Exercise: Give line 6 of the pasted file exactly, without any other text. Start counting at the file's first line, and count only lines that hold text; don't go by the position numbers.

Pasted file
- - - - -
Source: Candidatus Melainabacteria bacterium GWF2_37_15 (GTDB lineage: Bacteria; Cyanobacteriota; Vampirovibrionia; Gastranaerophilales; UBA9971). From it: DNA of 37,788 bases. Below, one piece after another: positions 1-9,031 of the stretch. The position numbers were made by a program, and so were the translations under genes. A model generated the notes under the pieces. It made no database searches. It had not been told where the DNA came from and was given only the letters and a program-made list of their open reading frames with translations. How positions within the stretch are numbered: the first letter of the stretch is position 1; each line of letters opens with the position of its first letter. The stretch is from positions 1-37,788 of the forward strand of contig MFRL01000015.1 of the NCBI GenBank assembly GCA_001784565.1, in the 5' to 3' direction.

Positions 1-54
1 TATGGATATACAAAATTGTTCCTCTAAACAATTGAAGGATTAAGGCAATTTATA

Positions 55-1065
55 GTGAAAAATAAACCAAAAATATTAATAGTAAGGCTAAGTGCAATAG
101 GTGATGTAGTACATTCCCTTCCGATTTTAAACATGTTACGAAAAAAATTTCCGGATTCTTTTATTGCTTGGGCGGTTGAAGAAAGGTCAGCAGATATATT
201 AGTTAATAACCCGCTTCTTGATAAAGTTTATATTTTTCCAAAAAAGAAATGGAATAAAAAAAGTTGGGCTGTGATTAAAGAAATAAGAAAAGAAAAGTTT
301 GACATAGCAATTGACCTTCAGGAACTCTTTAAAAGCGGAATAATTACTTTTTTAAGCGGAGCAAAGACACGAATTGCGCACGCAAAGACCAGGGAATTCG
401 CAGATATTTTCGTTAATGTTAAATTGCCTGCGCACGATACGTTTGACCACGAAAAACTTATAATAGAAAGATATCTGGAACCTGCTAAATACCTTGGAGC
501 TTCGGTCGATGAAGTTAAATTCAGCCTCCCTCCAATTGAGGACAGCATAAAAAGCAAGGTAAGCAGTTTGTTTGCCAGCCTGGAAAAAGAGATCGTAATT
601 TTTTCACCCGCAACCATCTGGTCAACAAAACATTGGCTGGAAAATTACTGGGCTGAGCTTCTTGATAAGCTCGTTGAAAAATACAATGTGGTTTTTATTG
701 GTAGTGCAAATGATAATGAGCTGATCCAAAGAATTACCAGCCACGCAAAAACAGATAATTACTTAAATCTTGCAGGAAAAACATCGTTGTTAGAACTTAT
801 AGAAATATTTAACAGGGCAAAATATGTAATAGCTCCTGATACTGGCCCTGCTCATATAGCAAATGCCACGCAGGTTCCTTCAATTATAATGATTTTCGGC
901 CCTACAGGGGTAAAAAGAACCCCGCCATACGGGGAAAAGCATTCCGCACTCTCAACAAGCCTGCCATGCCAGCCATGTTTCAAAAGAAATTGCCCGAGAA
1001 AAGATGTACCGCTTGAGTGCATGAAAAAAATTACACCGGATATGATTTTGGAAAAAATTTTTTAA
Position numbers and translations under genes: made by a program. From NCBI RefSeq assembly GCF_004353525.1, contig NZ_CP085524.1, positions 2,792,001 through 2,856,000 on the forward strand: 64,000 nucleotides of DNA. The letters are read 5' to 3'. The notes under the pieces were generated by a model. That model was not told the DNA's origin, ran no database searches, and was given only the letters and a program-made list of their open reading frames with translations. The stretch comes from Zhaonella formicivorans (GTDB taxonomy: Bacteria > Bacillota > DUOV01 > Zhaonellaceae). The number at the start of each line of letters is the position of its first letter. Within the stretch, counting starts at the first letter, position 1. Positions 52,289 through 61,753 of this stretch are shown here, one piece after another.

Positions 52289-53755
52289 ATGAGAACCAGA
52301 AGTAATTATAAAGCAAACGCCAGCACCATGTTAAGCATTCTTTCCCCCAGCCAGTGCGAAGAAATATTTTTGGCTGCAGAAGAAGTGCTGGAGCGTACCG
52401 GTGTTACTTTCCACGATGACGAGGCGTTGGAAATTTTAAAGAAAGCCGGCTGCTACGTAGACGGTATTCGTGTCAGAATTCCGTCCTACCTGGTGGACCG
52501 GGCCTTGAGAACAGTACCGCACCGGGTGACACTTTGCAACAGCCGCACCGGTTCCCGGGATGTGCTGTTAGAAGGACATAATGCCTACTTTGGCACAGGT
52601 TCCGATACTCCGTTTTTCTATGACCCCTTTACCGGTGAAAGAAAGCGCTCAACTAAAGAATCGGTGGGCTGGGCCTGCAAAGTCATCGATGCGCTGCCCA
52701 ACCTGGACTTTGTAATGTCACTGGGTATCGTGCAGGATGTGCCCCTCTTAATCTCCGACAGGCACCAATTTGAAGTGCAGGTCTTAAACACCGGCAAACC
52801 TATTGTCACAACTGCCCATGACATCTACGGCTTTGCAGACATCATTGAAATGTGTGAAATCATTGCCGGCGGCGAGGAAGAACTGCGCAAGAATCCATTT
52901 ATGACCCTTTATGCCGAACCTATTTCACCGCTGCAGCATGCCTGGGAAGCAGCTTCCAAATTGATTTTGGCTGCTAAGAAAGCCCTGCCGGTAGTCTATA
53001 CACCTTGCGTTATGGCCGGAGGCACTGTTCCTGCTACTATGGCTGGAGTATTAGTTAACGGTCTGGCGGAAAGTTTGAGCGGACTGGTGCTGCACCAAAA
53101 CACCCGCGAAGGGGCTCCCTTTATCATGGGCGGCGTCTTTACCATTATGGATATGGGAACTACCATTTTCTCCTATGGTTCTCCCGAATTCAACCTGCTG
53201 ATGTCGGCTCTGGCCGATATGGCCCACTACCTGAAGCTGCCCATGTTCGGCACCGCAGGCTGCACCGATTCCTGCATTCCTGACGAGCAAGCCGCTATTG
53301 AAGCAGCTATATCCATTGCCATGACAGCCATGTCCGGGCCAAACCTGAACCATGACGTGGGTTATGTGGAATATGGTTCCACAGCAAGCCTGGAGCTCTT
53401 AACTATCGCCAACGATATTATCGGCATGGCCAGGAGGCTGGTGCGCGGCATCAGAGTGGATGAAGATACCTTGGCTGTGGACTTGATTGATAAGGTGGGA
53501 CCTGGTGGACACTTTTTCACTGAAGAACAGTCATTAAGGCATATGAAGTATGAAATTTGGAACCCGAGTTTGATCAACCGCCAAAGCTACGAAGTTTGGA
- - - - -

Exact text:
101 GTGATGTAGTACATTCCCTTCCGATTTTAAACATGTTACGAAAAAAATTTCCGGATTCTTTTATTGCTTGGGCGGTTGAAGAAAGGTCAGCAGATATATT